For Professor Olivia Jensen on the 40th anniversary of the first lunar landing

Photo courtesy of NASA
Photo courtesy of NASA

By McGill Reporter staff

It has been called the greatest technological achievement of all time and a seminal moment in human history. On July 20, 1969, Apollo 11 astronaut Neil Armstrong disembarked from the Lunar Module and took his “great leap for mankind” on the moon by becoming the first person to ever set foot on another celestial body. Like many people, Dr. Olivia Jensen was transfixed by the events that day. A PhD candidate at the time, Jensen is a professor of Geophysics at McGill’s Department of Earth and Planetary Sciences. On the eve of the 40th anniversary of the mission, the McGill Reporter asked Dr. Jensen four burning questions about what Apollo 11 has meant for her.

1. What do you remember about July 20, 1969? Was the lunar landing something that was important to you and your friends and family?

I was then 26 years old and half-way through my Ph.D. in seismology at UBC. Apollo 8 and 10 had successfully orbited the Moon in December of 1968 and May of 1969 and so there was some expectation that this next step, the lunar landing and return, would be successful too. I was a graduate student, then, in the Department of Geophysics and Astronomy and the Moon was our academic “territory.” The astronauts were to deploy seismographs on the surface, laser retroreflectors to measure the varying distance to the Moon, drill some shallow holes for a heat-flow measurement and return rock and soil (regolith is the better term) from the Moon. This was geophysics. Actually, for my M.Sc. degree, I worked with a colleague, Robert Meldrum under the supervision of R.D. Russell on the development of a feedback seismograph system that could have been deployed on the Moon. Our development was so delayed, though, that another design was chosen. The seismographs deployed did perform magnificently and returned what is the only real view of the Moon’s interior structure and moonquake activity.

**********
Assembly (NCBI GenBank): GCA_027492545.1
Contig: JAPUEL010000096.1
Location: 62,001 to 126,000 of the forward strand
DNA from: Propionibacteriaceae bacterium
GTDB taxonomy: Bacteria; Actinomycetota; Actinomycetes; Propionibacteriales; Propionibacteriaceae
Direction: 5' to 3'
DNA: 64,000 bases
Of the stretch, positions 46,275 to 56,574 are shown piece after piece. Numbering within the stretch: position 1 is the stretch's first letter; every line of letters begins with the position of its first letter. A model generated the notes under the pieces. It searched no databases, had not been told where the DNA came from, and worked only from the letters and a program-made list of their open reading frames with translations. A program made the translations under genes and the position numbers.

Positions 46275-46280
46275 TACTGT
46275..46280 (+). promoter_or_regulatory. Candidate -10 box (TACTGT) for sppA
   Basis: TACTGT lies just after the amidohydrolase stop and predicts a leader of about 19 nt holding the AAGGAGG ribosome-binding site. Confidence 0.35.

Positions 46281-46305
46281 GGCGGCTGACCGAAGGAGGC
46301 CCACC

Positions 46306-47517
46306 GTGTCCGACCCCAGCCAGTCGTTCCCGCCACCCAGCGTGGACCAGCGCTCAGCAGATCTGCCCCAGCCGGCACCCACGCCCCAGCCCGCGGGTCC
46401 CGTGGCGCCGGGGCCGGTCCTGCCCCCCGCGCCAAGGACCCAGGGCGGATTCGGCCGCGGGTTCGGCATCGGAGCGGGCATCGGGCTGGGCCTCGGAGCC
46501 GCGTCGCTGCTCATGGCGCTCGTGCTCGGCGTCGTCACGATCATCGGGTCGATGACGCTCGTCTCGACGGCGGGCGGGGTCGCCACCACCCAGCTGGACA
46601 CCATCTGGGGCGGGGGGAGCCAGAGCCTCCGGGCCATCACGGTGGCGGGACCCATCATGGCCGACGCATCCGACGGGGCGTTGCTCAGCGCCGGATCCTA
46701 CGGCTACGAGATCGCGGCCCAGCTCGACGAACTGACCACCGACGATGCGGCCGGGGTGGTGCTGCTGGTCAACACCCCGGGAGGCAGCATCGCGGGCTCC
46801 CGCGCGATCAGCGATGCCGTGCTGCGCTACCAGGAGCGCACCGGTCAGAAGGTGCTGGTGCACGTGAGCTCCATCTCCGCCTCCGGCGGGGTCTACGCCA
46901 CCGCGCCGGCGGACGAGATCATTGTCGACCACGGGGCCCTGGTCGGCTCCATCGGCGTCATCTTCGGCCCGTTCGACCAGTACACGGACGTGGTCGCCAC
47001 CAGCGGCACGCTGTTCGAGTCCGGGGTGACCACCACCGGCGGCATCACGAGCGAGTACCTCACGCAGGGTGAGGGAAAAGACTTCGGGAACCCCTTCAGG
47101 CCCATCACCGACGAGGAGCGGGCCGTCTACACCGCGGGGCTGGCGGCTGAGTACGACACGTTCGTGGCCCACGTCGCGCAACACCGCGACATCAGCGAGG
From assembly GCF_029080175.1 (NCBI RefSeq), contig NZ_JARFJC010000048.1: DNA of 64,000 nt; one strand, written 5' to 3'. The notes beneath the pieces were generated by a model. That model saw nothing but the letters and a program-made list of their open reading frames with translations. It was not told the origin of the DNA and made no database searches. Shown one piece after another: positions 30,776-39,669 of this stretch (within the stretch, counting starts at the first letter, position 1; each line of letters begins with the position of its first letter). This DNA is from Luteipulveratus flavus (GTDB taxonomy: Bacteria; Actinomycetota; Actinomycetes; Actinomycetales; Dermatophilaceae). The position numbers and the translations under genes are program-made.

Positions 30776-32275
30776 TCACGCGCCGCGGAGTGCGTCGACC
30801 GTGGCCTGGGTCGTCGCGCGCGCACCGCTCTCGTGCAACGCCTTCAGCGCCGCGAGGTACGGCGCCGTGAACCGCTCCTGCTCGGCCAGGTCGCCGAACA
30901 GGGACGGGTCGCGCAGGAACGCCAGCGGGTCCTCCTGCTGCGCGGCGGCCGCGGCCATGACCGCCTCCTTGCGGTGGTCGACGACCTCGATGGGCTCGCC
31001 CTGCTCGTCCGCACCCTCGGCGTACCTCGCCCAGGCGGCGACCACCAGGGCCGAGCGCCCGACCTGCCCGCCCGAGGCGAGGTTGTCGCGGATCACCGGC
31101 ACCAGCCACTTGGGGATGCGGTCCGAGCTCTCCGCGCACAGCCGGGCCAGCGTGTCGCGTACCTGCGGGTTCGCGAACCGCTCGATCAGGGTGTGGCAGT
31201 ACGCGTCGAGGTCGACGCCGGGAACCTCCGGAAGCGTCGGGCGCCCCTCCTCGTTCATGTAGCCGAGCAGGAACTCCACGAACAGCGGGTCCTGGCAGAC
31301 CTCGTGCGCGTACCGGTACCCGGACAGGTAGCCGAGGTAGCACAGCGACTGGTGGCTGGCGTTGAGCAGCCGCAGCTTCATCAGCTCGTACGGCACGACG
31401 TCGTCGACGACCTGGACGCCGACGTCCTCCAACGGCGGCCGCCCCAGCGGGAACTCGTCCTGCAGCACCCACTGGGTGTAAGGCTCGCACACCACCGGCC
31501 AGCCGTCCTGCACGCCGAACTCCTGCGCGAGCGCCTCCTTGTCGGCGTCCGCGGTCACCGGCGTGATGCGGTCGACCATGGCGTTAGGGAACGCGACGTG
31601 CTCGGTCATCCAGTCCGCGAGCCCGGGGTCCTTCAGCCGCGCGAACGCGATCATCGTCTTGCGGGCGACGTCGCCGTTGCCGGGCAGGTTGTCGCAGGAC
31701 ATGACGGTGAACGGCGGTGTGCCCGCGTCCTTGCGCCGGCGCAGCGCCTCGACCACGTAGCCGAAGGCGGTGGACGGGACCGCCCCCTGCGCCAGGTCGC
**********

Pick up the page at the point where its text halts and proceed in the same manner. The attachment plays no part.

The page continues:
It was an extremely important event to us. My parents had a colour TV which was somewhat new at the time and so I watched the landing there with them and a couple of friends from school. We started watching well before the landing, before noon on the 20th and watched right through to about midnight (almost 4 hours after Armstrong’s first step onto the Moon). These times are PDT rather than EDT, hence the 3 hours difference.

We were absolutely amazed though somewhat disappointed by the images obtained live during the EVA. Later missions provided much more detail and eventually live colour images. We do have colour images that were returned from these first steps on the surface but they were not returned live to TV.

We can all recall Walter Cronkite’s reportage. He was on for 12 or 14 hours that day.

2. We know quite a bit more about the solar system now than we did 40 years ago. Can you give us some context of what people’s impressions of “outer space” and the moon were in 1969?

By 1969, we had already learned much about the Moon. The Soviets had photographed the back side of the Moon earlier in the decade. We had robotic landers already on the Moon. Later in November, Apollo 12,  landed so close to Surveyor 3 that pieces were collected from it that showed that bacterial spores could live for years within the insulation materials on the Moon’s surface. By July 20, we already had a pretty good idea about what the surface of the Moon would be like. We didn’t expect deep dust fields (We wouldn’t have chanced a landing if the Lunar Lander would have sunk into dust.) and we didn’t expect a difficult landing on the relatively flat Sea of Tranquility. That is, we expected that the Lander could set down on a surface flat enough that the return module could relaunch to join the Lunar Orbiter.